Legislation proposed by Virginia Delegate Kelly Convirs-Fowler would have banned “cyber flashing”—what she’s calling the phenomenon of people sending unsolicited nude photographs. The idea came to Convirs-Fowler after talking with fellow real estate agents, who regularly deal with this kind of digital harassment because their jobs often require having a publically available cell phone number.
Although the legislation proposed by Convirs-Fowler was passed by a 99-0 vote in the Virginia House of Delegates, it was voted down Thursday in the Virginia Senate over some lawmakers’ concerns that it was too broad in its criminalization of nude images. The Senate Judiciary voted 8-5 to table the bill, and although it could be revived, it was clear that some senators were hesitant about the entire concept, with one raising concerns about First Amendment implications, and another wondering if it could be applied to art that contains nude elements.
“I could see a situation where boyfriends and girlfriends are trading pictures of themselves,” said Sen. Scott Surovell, D-Fairfax. “And the relationship goes bad. And then a week or two or three later somebody’s swearing out a warrant saying ‘hey he keeps sending me this’ or ‘she keeps sending me that.’ And now there’s misdemeanor charges and lawyers involved.”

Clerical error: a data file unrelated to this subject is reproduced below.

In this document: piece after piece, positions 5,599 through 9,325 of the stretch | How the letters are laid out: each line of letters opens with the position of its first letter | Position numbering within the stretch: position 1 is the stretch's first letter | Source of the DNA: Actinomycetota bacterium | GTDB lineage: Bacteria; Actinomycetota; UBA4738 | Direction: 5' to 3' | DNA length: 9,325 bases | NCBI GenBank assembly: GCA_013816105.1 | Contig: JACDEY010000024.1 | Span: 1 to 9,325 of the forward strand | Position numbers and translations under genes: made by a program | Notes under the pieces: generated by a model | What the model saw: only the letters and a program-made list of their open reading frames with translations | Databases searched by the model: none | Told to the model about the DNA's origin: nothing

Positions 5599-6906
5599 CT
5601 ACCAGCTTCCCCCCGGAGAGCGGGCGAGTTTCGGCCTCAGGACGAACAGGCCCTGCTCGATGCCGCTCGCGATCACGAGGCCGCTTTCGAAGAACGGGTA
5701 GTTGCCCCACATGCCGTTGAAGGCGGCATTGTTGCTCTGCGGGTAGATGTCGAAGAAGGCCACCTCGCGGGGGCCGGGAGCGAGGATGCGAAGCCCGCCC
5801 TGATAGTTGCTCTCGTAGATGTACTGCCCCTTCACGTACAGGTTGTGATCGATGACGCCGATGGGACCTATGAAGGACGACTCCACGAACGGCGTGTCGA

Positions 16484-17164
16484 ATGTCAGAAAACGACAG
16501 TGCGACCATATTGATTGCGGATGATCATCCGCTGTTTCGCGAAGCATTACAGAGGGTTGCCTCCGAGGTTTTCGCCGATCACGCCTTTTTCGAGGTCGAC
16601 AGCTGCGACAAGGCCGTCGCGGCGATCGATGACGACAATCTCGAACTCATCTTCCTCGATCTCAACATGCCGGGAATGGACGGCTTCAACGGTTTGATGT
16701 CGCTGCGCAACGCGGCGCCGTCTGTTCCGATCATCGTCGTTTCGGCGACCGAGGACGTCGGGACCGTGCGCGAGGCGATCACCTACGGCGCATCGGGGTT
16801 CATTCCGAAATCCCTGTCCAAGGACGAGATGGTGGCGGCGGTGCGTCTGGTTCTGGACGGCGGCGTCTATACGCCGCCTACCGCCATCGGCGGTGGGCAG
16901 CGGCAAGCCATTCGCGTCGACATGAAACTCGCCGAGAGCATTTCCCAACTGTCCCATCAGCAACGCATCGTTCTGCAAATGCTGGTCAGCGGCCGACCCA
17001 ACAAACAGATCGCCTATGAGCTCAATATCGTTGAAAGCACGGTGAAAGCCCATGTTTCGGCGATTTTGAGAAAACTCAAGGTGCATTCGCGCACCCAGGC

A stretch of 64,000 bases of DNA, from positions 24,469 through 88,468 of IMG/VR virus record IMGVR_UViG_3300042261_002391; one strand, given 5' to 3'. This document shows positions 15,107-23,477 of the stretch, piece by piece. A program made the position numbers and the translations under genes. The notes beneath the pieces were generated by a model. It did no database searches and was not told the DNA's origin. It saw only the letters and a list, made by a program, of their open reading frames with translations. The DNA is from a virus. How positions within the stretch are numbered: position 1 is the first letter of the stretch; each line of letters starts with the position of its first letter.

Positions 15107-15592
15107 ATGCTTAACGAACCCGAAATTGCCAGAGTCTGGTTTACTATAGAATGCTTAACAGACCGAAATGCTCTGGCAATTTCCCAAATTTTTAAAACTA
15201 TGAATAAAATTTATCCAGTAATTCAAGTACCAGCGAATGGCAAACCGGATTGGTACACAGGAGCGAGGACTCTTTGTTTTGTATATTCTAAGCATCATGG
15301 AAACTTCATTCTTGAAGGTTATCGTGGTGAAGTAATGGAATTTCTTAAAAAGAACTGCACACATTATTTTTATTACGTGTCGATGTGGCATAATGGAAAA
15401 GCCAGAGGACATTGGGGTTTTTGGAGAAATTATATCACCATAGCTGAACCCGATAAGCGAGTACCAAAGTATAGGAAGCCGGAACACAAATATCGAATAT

I could absolutely understand concerns over the ways that criminalizing the sending of nude photographs could be used to further limit the options of sex workers, but the idea that legislation preventing unwanted nude photos should be wholly dismissed because sometimes relationships are on-again/off-again is iffy reasoning at best.
Delegate Convirs-Fowler was clear that her bill would only deal with unsolicited photos, and only apply to “obscene” material, which she believed would exclude artistic nudity. Despite an earlier draft specifying that the legislation would only apply to photos sent with “the intent to coerce, harass or intimidate,” she eventually introduced a substitute version of the legislation that eliminated the aspects dealing with intent and limited the bill to images sent “without consent of the recipient.”
In a tweet on Wednesday evening, Convirs-Fowler pointed out that all eight of the senators who voted against the legislation were men.
“I think that perhaps the senate doesn’t understand the issue, doesn’t understand it’s a widespread issue. I think it’s a denial of a problem that’s there,” Convirs-Fowler said. “To have it be given a nine-minute hearing and all men decide, it was very upsetting.”